Leading telecom operator, Vodafone has revealed the existence of secret wires through which government agencies tap and listen to all your conversations on their network. The network provider said that governments from 29 countries where Vodafone operates, have been tapping in on their citizens’ private conversations, the list includes India as well.
Undoubtedly one of the greatest of inventions, the Internet turned out to be the perfect tool when, on June 6th 2013, former National Security Agency contractor Edward Snowden leaked information that stated the existence of surveillance programs such as PRISM, that under government approval, were spying on any and all of us using the internet.
Vodafone released a 20-page comprehensive survey that lays out how various government agencies snoop on their citizens. It said that these agencies have connected wires to its network, along with others’, that give them direct access to not only listen and record conversations, but also locate the whereabouts of any citizen.
In India, and many other countries, it is unlawful to disclose any information about the existence and capabilities of these activities.
“For governments to access phone calls at the flick of a switch is unprecedented and terrifying,” said Liberty director, Shami Chakrabarti. “Snowden revealed the internet was already treated as fair game. Bluster that all is well is wearing pretty thin – our analogue laws need a digital overhaul.”
You might also be surprised to know that carrying out surveillance on any citizen doesn’t even require a warrant, and even the network providers cannot keep track of who the targeted citizens are. It has been estimated that the surveillance equipment is kept in a locked room in the telecom company’s central data rooms.
The staff employed in such places is aware of this, however, is under legal obligation not to discuss such aspects of its work profile with the rest of the company.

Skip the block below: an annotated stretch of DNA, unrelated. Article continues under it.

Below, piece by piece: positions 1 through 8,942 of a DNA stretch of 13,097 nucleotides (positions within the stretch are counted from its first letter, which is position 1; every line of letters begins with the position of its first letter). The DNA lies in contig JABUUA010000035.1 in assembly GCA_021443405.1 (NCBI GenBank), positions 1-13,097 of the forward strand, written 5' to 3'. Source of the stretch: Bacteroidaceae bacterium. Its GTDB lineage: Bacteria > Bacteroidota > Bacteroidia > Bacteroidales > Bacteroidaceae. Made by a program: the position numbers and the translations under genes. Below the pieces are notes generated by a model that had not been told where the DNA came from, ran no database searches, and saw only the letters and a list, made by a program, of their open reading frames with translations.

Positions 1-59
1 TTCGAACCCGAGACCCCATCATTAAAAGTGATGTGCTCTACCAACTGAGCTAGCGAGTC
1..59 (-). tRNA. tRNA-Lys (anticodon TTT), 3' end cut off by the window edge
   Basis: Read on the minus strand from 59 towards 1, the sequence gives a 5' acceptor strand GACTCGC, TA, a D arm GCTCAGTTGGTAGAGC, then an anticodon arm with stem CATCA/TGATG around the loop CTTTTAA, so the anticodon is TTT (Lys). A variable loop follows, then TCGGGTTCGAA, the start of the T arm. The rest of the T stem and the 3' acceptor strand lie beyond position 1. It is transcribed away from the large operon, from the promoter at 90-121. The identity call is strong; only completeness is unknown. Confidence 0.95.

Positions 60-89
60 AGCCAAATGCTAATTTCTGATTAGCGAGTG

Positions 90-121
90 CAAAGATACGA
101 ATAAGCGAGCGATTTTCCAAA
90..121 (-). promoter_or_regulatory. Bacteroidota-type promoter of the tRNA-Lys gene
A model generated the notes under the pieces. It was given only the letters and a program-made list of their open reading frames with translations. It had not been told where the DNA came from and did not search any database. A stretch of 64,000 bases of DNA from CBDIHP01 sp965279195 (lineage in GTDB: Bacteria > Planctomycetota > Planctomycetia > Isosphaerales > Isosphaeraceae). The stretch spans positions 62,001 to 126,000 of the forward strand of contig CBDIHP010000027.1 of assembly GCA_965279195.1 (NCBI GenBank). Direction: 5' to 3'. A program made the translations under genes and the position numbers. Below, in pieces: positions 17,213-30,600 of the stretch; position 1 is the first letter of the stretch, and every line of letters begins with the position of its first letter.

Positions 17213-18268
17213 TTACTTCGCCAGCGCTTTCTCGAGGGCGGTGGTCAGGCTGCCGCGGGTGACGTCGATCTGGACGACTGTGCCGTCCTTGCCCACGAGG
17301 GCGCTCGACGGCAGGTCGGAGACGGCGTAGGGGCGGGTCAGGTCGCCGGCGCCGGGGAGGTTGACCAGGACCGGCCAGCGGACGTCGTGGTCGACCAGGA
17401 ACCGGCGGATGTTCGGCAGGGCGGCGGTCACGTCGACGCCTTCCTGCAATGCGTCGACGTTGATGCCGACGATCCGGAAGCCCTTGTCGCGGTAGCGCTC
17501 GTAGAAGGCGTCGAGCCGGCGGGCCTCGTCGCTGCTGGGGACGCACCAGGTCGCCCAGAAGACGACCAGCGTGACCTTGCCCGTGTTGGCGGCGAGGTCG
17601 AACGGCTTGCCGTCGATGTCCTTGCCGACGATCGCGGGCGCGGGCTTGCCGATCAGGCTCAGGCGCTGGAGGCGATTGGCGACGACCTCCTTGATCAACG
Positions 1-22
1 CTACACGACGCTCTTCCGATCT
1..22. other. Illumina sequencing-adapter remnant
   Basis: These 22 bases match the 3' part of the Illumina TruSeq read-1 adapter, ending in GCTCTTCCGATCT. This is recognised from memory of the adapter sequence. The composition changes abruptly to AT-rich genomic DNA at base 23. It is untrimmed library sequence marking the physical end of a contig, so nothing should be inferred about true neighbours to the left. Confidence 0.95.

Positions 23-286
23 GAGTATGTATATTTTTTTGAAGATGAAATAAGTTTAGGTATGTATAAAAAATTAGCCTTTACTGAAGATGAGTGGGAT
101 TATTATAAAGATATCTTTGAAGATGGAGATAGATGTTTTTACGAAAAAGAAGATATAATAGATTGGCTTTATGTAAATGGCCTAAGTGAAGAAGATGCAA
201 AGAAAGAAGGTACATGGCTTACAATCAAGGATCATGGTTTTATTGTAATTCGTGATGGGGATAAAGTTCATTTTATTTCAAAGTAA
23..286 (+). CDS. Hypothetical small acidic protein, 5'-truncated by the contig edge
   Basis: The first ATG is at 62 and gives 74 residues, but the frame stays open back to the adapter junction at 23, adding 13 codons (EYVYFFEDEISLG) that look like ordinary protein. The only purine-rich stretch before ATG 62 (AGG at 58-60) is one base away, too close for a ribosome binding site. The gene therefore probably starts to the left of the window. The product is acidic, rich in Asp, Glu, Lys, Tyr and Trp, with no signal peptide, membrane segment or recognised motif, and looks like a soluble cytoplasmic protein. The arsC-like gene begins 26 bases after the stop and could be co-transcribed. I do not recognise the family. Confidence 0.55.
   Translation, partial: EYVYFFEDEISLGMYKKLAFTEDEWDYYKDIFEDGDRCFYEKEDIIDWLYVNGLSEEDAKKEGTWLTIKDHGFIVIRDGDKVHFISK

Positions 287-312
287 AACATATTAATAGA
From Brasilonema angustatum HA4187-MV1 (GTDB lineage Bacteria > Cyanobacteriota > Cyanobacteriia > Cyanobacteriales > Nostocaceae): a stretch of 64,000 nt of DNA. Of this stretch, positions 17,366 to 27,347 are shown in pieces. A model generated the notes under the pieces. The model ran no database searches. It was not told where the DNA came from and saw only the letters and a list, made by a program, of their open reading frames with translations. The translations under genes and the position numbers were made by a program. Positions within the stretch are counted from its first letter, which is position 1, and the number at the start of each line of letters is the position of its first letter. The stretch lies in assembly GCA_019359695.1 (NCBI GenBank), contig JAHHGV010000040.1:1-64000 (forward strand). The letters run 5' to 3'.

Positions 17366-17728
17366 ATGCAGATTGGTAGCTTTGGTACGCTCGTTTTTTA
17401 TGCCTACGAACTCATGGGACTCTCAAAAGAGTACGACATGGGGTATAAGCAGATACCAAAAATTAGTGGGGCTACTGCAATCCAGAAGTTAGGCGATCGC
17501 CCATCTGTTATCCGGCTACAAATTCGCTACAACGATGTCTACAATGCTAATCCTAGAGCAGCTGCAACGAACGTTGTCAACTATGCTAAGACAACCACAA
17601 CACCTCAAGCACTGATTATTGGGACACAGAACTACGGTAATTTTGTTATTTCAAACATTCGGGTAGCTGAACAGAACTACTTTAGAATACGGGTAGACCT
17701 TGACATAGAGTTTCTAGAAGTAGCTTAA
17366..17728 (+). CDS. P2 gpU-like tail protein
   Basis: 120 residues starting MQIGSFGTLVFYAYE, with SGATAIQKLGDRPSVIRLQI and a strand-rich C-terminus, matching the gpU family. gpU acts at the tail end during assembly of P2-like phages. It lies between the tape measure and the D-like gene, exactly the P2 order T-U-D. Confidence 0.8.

Gus Hosein, Executive Director of Privacy International, which has taken legal action against the British government over mass surveillance finds these activities “nightmare scenarios“.
“I never thought the telcos would be so complicit. It’s a brave step by Vodafone and hopefully the other telcos will become more brave with disclosure, but what we need is for them to be braver about fighting back against the illegal requests and the laws themselves.”
Vodafone executives said that they are aware of these “pipes”, and want them to be discontinued. They demanded the government to at least introduce the requirement of lawful mandates for seeking direct access to the operator’s communication infrastructure.
What Edward Snowden thinks of this a year after the leak
“One year ago, we learned that the internet is under surveillance, and our activities are being monitored to create permanent records of our private lives – no matter how innocent or ordinary those lives might be. Today, we can begin the work of effectively shutting down the collection of our online communications, even if the US Congress fails to do the same.” Snowden told The Guardian.
Surveillance state in India
Last year, the Indian government established the Central Cyber Monitoring System that allowed agencies and the police to track citizen’s phone calls and internet activities. We also learned about the big tools that the government was employing to track its citizens.
After severe protests from several internet activists, the Supreme Court of India said last year that it can’t stop US agencies from snooping as it has no jurisdiction over them. (via)
We’ve reached out to Vodafone India, and shall update the post when we hear from them.